1 injured, dozens displaced in overnight apartment fire

A man is in critical condition after an early morning fire near the University of Texas campus. A dozen people who live in the Park Avenue Place apartment building woke up to smoke alarms early Thursday morning. 

“I started hearing shouting and someone saying, ‘Help. I need help. It's a fire,’” said Drake Clapp who lives in the building. He grabbed a fire extinguisher, but the flames had already spread too far for it to make an impact. “That side was completely engulfed in flames, that whole stairwell,” Clapp said.  

The fire had also reached one of his neighbors' apartments. Clapp knew he needed help. “By the time I got outside, I called 911, got the fire department here. Luckily they're just right down the street, so they got here within a minute,” said Clapp.  

“Crews also had a report that someone was trapped inside of a second floor apartment,” said Palmer Buck, division chief with the Austin Fire Department. Firefighters said with the stairs still burning, they had to find another way in, but they were able to rescue the man in his 50s.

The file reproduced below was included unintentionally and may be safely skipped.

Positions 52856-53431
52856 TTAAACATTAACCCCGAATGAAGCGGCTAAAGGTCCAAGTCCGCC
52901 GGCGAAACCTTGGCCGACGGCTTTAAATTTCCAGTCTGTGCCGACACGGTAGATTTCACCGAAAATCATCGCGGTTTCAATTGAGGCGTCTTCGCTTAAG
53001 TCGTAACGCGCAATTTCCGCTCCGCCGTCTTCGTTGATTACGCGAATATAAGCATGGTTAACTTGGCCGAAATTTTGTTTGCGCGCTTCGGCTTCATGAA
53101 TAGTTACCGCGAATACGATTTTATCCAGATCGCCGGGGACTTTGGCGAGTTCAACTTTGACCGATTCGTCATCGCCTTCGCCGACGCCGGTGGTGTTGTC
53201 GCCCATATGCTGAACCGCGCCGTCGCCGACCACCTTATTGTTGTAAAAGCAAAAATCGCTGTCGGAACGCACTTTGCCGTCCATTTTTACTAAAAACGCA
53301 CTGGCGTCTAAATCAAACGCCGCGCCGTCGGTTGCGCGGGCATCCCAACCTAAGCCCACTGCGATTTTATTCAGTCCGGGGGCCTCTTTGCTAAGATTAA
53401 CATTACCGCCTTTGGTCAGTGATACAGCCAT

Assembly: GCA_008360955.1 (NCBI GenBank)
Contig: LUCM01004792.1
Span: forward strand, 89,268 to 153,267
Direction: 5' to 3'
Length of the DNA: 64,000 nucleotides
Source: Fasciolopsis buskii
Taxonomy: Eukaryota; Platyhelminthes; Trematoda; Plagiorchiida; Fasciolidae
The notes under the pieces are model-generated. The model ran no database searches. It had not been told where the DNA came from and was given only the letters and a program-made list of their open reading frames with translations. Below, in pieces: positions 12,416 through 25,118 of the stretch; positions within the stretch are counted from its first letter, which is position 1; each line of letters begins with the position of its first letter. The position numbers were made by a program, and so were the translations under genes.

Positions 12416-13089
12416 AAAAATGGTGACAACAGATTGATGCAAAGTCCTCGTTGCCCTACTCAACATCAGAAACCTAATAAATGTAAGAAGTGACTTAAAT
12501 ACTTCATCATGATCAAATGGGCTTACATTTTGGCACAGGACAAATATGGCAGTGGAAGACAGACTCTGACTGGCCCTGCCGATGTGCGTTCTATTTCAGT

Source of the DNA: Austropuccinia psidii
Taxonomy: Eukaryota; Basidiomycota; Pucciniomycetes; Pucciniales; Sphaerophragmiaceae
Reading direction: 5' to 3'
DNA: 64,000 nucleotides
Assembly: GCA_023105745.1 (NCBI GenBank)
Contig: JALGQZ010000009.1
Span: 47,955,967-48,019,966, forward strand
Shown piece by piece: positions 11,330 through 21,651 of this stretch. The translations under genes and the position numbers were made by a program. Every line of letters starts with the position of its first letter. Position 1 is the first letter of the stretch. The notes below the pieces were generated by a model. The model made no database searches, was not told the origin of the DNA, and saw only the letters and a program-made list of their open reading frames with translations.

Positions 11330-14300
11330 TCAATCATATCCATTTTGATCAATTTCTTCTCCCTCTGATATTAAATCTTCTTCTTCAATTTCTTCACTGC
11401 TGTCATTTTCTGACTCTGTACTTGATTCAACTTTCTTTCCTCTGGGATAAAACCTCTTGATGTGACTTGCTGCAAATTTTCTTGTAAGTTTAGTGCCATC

“That person was given over to EMS and transported to Dell Seton in critical condition,” Buck said. 

“I know him. We're pretty friendly with each other. It's horrible,” said Clapp.  

Buck said it took about 30 minutes to put out the flames.

Leaving about $300,000 worth of damage behind. 

The fire burned two apartments and 10 others have smoke and water damage. Because of damage to utilities, everyone in the building will have to find another place to stay.

However, of the 32 units in the building, only 12 people were home. 

“Most of the occupants were not here at the time of the fire due to spring break,” Buck said.  

“I'm guessing there are some people who don't even know this happened yet, but there is a decent amount of people who are in here right now,” said Clapp.  

Fire inspectors are still working to determine the cause of the fire.

Clapp believes the location where it started could provide a clue to what happened. 

“I think the main problem was the fire came from outside and, I'm not sure there's a smoke alarm outside, so it had to come in the doors for the alarm to go off and that took a long time,” Clapp said.



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